Irises are most often grown from a rhizome, sometimes referred to as a bulb. Unlike bulbs, rhizomes are actually part of the plant root that is used to propagate new plants. There are many varieties of iris, ranging from 8-inch tall dwarf irises to tall and colorful bearded irises. Plant large varieties in the back of garden beds with smaller flowers in the front. Plant dwarf irises in small clusters to accentuate their bright colors.
Choose an area in your garden with partial to full sun and good drainage to avoid rhizome rot. Soak the area with water until puddles form. If it drains within 4 to 5 hours it is fine; otherwise work in enough compost to raise the bed 3 to 5 inches.
Plant iris rhizomes so the root end is on the bottom, covering with soil until just the top is exposed. Space rhizomes 12 to 24 inches apart for large varieties and 8 to 15 inches apart for dwarf iris.
Keep the soil around the newly planted irises moist but not soggy. Water deeply once to twice per week, depending on natural rainfall.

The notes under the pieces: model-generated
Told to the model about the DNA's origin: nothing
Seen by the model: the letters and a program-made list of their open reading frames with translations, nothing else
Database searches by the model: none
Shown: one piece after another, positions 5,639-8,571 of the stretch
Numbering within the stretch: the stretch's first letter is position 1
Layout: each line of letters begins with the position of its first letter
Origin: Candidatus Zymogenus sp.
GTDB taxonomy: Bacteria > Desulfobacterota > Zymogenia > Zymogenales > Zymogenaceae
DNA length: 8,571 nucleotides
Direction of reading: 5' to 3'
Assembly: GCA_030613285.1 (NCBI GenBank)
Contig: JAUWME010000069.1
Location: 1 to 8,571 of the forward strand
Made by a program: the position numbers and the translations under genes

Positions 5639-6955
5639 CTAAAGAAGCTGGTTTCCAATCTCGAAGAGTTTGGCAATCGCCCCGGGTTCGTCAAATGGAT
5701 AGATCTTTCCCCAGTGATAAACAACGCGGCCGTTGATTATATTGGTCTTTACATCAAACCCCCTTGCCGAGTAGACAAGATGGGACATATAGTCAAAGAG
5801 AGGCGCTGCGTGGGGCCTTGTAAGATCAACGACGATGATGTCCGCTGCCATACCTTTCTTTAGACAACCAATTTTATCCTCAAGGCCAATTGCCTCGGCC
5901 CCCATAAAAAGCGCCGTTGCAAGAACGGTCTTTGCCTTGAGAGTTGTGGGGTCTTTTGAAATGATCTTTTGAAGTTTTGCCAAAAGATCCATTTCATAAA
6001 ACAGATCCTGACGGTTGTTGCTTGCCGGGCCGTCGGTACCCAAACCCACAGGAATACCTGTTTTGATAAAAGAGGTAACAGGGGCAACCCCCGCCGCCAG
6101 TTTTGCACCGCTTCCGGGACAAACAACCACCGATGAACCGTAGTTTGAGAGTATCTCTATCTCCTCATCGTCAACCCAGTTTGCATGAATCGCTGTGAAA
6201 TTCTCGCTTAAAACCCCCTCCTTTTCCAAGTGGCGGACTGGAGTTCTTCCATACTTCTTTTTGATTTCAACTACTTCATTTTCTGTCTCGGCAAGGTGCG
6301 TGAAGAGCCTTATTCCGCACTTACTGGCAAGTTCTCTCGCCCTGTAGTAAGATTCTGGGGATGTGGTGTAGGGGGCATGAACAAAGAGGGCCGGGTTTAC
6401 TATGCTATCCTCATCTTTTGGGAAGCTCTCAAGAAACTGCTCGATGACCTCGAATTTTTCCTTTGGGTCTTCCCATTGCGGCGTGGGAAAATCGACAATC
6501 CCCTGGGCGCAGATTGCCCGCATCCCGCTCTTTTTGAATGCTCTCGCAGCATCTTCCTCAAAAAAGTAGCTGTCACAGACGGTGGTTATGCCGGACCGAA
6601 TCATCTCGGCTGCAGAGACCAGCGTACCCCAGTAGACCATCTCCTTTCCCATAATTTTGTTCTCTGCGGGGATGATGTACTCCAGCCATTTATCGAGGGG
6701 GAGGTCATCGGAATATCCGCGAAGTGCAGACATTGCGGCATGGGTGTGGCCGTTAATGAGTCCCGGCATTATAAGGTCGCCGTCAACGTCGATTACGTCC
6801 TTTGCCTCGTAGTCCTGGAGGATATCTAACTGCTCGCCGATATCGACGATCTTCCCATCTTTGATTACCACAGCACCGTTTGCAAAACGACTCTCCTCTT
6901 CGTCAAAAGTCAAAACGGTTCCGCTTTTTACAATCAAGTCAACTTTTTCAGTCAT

Fertilize with bonemeal in early spring and again one month after blooming to encourage healthy growth.
Divide iris clumps every 3 to 4 years to keep existing plants healthy and avoid crowding. Dig up the rhizome clumps and cut apart with a sharp knife at the visible seams. Replant the largest and healthiest-looking rhizomes. Divide after the last frost or six weeks after the last bloom.
Things You Will Need
- Plant irises from July to September to give them time to become established before winter.
- Weed the iris beds regularly and keep soil from covering the top of the rhizomes for lushest growth.
- Cut spent flower stalks close to the ground to encourage healthy growth.
- Avoid overwatering. After the first year iris rarely need additional water unless in extremely dry climates.
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